North Korea Launches 2 Projectiles, Snubbing South’s Call to Stop Weapons Tests

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SEOUL, South Korea — North Korea launched two projectiles yet again off its east coast on Friday, a day after President Moon Jae-in of South Korea urged it to stop weapons tests and return to the negotiating table.

The two projectiles were launched from Tongchon in the southeast of North Korea, the South Korean military said in a statement.

South Korean defense officials said they were analyzing data they acquired through radar and other intelligence-gathering equipment to determine what type of projectiles were launched.

The launching on Friday was the sixth time North Korea has tested short-range ballistic missiles or other projectiles since late last month.

It also came a day after Mr. Moon urged North Korea and the United States to resume dialogue to try to narrow their differences on how to denuclearize the North so that the South Korean leader could push his ambitious plan to integrate the economies of the two Koreas.

“Even if there is a cause for dissatisfaction, making dialogue difficult by spoiling the mood or erecting barriers is by no means a desirable course of action,” Mr. Moon said on Thursday during a nationally televised speech. “If there is dissatisfaction, it too should be raised and discussed at the negotiating table.”

North Korea blamed a joint military exercise between South Korea and the United States when it started conducting its latest series of weapons tests last month. It mainly blamed South Korea for the exercise, saying that it could resume a dialogue with Washington, but not with Seoul, once the joint military exercise ends later this month.

North Korea has been less amenable to negotiating with South Korea, which it accused of failing to carry out the ambitious inter-Korean economic projects that its leader, Kim Jong-un, and Mr. Moon agreed to pursue in meetings last year. In recent months, it has used increasingly insulting language to attack Mr. Moon, who has helped arrange meetings between Mr. Kim and President Trump.

Despite widespread skepticism over inter-Korean relations, Mr. Moon said in his speech on Thursday that despite “a series of worrying actions taken by North Korea recently,” the momentum for dialogue remains unshaken. He said South and North Korea could prosper together in an integrated “peace economy” if the North chooses “economic prosperity over its nuclear program.”

“The international community has also promised to assist its economic growth if it abandons its nuclear program,” Mr. Moon said. “New markets and opportunities will open up for both South and North Korean businesses.”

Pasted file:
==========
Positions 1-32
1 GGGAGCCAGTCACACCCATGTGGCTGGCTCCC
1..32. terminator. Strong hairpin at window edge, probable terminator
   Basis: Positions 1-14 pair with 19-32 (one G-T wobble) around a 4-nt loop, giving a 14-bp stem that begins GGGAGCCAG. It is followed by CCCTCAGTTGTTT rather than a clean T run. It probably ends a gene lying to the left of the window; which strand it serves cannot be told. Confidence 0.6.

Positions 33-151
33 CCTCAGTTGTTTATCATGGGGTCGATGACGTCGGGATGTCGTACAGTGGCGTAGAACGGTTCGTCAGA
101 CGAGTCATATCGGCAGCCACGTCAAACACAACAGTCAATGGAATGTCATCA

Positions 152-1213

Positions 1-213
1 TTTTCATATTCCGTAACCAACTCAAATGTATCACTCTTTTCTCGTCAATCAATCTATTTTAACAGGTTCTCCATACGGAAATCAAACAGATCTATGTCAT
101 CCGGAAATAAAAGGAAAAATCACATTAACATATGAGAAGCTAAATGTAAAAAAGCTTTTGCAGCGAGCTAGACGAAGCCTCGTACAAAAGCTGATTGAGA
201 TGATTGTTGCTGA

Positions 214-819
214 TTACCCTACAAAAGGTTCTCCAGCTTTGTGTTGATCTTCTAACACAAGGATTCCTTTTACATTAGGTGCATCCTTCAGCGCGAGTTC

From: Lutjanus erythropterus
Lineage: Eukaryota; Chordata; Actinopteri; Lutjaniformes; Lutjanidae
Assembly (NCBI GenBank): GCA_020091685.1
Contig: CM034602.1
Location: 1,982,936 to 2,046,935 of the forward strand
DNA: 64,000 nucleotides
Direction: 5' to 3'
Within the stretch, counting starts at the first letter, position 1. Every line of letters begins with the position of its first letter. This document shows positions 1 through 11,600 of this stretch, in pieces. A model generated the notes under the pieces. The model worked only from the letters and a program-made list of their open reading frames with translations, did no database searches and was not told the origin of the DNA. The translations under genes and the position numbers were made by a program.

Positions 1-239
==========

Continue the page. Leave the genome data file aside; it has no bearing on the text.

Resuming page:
But hours after Mr. Moon’s speech, North Korea said it had nothing to talk about with South Korean authorities.

An unnamed Northern government spokesperson said in a statement carried by the North’s official Korean Central News Agency on Friday that Mr. Moon’s remarks were so preposterous that they would “make the boiled head of a cow laugh.” The spokesperson said the joint military drill between the South and the United States was clearly an exercise to “annihilate” the North. The North also accused South Korea of continuing to build up its arms behind the mask of talking peace.

Earlier this week, South Korea’s military unveiled multibillion-dollar plans to build new warships and develop precision guided weapons. Its midterm military spending plans were announced amid growing fears over North Korea’s expanding missile capabilities.

In the weapons tests since late last month, North Korea has unveiled two new short-range ballistic missiles and a new guided multiple-tube rocket launcher.

Mr. Trump has shrugged off North Korea’s recent weapons tests, calling them “smaller ones” that involved neither nuclear explosions nor intercontinental ballistic missiles. On Saturday, he even said North Korea’s leader, Kim Jong-un, had sent him a letter with a “small apology” explaining that North Korea was conducting tests to counter the American military exercise with South Korea that Mr. Trump has himself criticized as too expensive.

But analysts said that the new missiles left little doubt that despite Mr. Trump’s insistence that his on-again, off-again diplomacy with Mr. Kim is making progress, the North has continued to modernize and expand its missile capabilities. All three of the new missile and rocket systems tested by the North marked significant advances for the country’s military, they said.

They all used solid fuel and were fired from mobile launchers. Such missiles and rockets are easier to transport and hide, especially in a mountainous country like North Korea, and take less time to prepare for launching than the North’s old missiles that used liquid fuel, they said.

The weapons also appeared to be maneuvered during their low-altitude, high-speed flight, making it more difficult for South Korean and United States missile defense systems to intercept them, the analysts said.



Source : Nytimes